Better to focus on good governance
A NOTICEABLE trend about religious lectures and public forums on Islam is that they are growing in popularity in major cities.
For the English-speaking Malays, especially among the younger generation, their favourite speakers are those from the UK and US, perhaps because these scholars speak about religion with a practical approach, reflecting their democratic and open societies. These speakers are highly educated second or third generation British and American Muslims whose tolerant view resonates well with most Muslims in Malaysia.
The openness of these scholars can be seen when they explain the origins of some Islamic customs and traditions. In many cases these were shaped by the influence of the ancient Greek, Roman and Persian civilisations which were the dominant cultural force in the Mediterranean region and Middle East, before the arrival of Christianity and Islam. Our religious teachers tend to ignore the external influence and would like us to believe Islamic culture grew on its own.
The western Muslim scholars do not shy away from making comparisons with Christianity or the Judaism.
For example, the hudud punishment for adultery is the same in the Torah and the Bible – death by stoning. Medieval Christians used to burn sinners on the stake. Ancient Jewish laws had severe punishments for stealing like cutting off the hand.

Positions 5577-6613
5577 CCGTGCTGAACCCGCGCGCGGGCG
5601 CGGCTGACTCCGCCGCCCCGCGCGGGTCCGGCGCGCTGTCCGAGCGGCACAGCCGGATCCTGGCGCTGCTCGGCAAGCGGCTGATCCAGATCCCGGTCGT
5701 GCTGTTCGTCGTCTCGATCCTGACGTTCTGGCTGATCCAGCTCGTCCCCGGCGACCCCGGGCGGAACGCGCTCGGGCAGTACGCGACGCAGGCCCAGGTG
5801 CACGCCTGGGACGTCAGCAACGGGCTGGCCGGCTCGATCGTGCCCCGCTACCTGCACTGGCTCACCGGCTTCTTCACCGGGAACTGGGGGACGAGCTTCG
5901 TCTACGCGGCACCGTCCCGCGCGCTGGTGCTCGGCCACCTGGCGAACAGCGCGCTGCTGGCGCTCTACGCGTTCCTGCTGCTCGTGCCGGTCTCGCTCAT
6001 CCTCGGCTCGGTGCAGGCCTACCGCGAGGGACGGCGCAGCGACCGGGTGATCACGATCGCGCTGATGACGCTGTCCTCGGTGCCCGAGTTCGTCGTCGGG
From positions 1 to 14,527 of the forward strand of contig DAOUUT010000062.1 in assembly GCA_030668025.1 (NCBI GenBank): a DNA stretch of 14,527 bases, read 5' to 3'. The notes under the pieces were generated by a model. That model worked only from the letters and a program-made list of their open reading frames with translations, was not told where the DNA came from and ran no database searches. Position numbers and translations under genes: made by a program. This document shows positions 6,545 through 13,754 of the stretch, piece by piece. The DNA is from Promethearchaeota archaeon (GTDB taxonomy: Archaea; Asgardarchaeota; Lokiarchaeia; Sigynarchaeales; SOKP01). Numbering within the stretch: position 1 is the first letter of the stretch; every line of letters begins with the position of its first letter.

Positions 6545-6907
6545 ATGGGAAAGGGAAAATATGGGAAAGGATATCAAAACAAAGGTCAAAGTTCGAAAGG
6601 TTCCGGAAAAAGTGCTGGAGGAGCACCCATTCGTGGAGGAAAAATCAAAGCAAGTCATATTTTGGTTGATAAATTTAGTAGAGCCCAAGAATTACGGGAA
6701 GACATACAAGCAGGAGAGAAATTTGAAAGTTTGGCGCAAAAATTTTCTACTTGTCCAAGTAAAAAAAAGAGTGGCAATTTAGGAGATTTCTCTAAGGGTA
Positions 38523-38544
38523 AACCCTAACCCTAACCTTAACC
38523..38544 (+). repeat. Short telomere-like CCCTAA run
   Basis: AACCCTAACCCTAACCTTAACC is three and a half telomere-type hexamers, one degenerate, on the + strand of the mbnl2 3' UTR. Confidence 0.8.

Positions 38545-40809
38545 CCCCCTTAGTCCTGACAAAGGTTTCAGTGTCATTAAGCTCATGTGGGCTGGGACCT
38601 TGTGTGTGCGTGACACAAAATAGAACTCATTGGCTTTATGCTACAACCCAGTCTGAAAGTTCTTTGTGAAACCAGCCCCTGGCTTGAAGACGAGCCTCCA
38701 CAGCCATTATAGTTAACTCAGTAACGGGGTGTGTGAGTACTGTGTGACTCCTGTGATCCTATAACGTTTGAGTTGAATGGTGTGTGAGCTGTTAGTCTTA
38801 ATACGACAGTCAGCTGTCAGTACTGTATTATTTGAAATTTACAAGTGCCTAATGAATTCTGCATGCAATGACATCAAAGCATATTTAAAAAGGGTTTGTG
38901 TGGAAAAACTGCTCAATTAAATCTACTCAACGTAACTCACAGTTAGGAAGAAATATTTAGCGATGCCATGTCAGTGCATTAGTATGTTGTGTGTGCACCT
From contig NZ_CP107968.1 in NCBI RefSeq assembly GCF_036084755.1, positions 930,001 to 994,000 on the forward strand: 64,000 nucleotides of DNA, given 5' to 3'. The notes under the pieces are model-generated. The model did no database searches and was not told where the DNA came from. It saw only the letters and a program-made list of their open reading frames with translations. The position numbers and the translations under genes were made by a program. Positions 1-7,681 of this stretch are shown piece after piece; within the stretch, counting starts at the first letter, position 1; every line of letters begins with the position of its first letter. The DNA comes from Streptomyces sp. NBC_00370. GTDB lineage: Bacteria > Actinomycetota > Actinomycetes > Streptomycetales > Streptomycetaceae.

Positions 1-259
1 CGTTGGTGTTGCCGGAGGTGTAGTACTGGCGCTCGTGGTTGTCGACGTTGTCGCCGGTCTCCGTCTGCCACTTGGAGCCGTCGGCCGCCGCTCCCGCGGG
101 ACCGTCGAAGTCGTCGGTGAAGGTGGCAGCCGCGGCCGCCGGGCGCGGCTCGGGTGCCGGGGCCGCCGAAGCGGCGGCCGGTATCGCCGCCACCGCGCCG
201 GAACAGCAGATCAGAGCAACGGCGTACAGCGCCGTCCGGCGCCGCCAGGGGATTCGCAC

After the Renaissance in Europe, and the Reformation, all these cruel punishments were regarded as barbaric and abolished.
Well-educated ulama and preachers including our own, when asked about the syariah law of hudud, explain that Muslims should look beyond religion to understand that the greater priority for government in many countries is to provide enough jobs and take care of the poor so that they are not driven into crime to support families. They also advise Muslims not to push Islam too much into politics because that will complicate efforts to address reforms that most Muslim countries need urgently to deal with the social and economic issues. They strongly recommend to keep religion separate from the state so as not to let it be used as an excuse for not implementing democratic reforms.
Modern reforms to create trust and respect for Parliament, the judiciary, the civil service, and the law will have a greater impact on correcting social ills and improving moral behaviour than religious prescriptions.
As proof, the developed countries have better moral standards than Muslim countries because they have strong institutions to ensure clean government and empower their citizens to act against abuse of authority. We can see that there is more Islam in the developed countries than in the poorly governed Muslim countries.
Malaysia wants to be a role model for the Muslim world. The best way to do this is to carry out reforms for a better system of governance, with emphasis on transparency and accountability, the trade mark of successful countries.
Tan Sri Mohd Sheriff Mohd Kassim Kuala Lumpur